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http://dx.doi.org/10.1002/humu.21635DOI Listing
http://www.ncbi.nlm.nih.gov/pmc/articles/PMC3240693PMC
January 2012

Allosteric communication in cysteinyl tRNA synthetase: a network of direct and indirect readout.

J Biol Chem 2011 Oct 2;286(43):37721-31. Epub 2011 Sep 2.

Molecular Biophysics Unit, Indian Institute of Science, Bangalore 560012, India.

Protein structure networks are constructed for the identification of long-range signaling pathways in cysteinyl tRNA synthetase (CysRS). Molecular dynamics simulation trajectory of CysRS-ligand complexes were used to determine conformational ensembles in order to gain insight into the allosteric signaling paths. Communication paths between the anticodon binding region and the aminoacylation region have been identified. Extensive interaction between the helix bundle domain and the anticodon binding domain, resulting in structural rigidity in the presence of tRNA, has been detected. Based on the predicted model, six residues along the communication paths have been examined by mutations (single and double) and shown to mediate a coordinated coupling between anticodon recognition and activation of amino acid at the active site. This study on CysRS clearly shows that specific key residues, which are involved in communication between distal sites in allosteric proteins but may be elusive in direct structure analysis, can be identified from dynamics of protein structure networks.
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http://dx.doi.org/10.1074/jbc.M111.246702DOI Listing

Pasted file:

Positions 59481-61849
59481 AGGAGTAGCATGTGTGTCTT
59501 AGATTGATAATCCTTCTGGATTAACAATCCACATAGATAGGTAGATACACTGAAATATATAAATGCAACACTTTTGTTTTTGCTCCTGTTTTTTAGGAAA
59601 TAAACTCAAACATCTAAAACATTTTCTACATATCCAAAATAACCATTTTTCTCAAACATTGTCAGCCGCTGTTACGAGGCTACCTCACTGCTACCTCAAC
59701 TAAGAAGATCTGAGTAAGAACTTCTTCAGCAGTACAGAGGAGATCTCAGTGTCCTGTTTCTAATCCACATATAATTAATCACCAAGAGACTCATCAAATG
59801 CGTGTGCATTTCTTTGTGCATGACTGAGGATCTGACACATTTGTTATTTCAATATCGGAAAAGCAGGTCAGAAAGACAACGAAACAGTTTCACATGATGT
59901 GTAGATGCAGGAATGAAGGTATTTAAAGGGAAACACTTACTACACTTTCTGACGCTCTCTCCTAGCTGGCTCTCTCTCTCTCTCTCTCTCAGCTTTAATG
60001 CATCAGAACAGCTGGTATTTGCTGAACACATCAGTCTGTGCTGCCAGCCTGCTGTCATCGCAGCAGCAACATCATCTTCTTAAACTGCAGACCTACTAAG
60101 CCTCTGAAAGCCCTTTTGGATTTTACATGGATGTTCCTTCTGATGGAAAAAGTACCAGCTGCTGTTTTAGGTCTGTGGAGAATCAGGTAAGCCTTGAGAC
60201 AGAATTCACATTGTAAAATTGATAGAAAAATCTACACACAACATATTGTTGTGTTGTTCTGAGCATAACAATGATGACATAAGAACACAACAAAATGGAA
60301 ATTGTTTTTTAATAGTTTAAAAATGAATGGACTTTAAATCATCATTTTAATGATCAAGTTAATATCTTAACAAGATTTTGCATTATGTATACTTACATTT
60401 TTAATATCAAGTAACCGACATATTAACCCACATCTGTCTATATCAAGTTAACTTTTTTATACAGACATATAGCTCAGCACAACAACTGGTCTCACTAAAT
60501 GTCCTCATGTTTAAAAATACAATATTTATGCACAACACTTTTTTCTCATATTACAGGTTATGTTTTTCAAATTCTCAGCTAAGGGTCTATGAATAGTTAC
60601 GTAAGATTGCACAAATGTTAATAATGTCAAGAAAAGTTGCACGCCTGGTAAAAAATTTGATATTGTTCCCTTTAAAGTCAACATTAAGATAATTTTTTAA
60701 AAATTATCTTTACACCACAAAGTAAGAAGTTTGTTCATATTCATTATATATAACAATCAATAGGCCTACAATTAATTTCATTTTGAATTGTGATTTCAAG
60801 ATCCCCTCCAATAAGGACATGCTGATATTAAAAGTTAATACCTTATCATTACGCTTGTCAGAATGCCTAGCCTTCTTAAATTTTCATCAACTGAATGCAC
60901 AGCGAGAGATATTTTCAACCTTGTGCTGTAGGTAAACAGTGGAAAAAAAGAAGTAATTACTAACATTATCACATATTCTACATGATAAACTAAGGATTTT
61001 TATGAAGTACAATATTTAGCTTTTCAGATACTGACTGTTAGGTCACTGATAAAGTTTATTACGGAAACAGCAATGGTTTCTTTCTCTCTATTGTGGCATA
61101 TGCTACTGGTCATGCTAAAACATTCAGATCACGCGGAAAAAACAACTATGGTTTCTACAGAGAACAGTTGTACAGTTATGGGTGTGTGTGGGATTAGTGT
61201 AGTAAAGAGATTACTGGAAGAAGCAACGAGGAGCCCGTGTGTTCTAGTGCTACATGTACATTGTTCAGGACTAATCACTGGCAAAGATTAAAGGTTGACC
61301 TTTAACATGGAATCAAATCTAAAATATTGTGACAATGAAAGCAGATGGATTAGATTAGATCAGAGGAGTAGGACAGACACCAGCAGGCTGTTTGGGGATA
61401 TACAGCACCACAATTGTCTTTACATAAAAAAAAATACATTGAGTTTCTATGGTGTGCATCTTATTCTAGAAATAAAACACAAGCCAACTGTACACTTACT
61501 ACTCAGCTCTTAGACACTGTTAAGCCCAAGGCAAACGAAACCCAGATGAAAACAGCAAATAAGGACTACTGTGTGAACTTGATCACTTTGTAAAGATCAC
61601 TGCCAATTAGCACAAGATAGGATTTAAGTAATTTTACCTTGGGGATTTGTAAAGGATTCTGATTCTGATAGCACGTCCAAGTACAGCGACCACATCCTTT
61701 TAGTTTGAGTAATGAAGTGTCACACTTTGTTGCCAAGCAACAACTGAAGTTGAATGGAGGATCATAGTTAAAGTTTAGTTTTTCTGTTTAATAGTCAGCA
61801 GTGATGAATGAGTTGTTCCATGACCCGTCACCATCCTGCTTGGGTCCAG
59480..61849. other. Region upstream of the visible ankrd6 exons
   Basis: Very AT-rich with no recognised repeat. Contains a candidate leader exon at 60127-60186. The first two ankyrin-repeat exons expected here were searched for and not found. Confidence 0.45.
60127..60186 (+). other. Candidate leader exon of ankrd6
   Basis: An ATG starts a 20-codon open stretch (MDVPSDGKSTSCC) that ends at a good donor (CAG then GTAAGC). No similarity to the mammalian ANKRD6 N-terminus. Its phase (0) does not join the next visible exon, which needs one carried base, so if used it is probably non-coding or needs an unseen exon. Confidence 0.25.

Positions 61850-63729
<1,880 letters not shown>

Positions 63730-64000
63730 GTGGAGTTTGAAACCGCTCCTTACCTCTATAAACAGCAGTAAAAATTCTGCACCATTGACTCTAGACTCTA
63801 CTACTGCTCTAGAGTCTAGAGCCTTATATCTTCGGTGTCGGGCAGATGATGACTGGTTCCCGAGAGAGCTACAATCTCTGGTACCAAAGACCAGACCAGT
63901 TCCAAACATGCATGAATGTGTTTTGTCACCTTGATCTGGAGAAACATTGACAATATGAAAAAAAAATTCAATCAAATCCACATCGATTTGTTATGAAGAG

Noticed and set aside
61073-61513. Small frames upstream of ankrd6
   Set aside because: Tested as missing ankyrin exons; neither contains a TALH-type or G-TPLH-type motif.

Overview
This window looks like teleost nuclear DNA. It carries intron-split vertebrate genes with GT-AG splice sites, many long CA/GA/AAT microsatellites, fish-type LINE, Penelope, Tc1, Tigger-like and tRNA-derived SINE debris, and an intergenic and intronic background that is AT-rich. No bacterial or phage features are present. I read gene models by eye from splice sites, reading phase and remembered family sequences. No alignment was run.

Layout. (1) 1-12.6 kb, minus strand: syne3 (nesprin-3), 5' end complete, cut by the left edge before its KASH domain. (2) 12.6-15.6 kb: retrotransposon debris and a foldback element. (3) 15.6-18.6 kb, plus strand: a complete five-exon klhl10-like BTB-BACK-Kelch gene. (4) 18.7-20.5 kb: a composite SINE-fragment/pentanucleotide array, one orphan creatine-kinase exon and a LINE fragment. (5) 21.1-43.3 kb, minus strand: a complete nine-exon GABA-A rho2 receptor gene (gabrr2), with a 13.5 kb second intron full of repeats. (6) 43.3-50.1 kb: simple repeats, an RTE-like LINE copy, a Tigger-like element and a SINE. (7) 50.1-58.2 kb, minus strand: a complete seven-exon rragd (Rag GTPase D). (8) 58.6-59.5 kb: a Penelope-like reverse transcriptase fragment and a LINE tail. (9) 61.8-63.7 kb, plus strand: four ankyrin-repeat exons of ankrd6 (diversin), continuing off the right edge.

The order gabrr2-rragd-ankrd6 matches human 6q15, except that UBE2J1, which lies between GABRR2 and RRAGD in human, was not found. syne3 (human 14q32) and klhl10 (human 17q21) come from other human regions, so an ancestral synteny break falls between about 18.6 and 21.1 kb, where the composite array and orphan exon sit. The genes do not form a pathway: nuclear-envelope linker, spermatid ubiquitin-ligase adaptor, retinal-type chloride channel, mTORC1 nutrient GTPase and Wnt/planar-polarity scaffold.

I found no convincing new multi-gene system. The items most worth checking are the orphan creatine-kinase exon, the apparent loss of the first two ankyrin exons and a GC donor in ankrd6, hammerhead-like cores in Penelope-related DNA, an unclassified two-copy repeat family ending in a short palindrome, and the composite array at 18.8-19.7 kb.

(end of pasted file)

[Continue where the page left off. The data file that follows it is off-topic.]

http://www.ncbi.nlm.nih.gov/pmc/articles/PMC3199515PMC
October 2011

Compound heterozygosity for loss-of-function lysyl-tRNA synthetase mutations in a patient with peripheral neuropathy.

Am J Hum Genet 2010 Oct;87(4):560-6

Department of Human Genetics, University of Michigan Medical School, Ann Arbor, MI 48109, USA.

Charcot-Marie-Tooth (CMT) disease comprises a genetically and clinically heterogeneous group of peripheral nerve disorders characterized by impaired distal motor and sensory function. Mutations in three genes encoding aminoacyl-tRNA synthetases (ARSs) have been implicated in CMT disease primarily associated with an axonal pathology. ARSs are ubiquitously expressed, essential enzymes responsible for charging tRNA molecules with their cognate amino acids. To further explore the role of ARSs in CMT disease, we performed a large-scale mutation screen of the 37 human ARS genes in a cohort of 355 patients with a phenotype consistent with CMT. Here we describe three variants (p.Leu133His, p.Tyr173SerfsX7, and p.Ile302Met) in the lysyl-tRNA synthetase (KARS) gene in two patients from this cohort. Functional analyses revealed that two of these mutations (p.Leu133His and p.Tyr173SerfsX7) severely affect enzyme activity. Interestingly, both functional variants were found in a single patient with CMT disease and additional neurological and non-neurological sequelae. Based on these data, KARS becomes the fourth ARS gene associated with CMT disease, indicating that this family of enzymes is specifically critical for axon function.
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http://dx.doi.org/10.1016/j.ajhg.2010.09.008DOI Listing
http://www.ncbi.nlm.nih.gov/pmc/articles/PMC2948804PMC
October 2010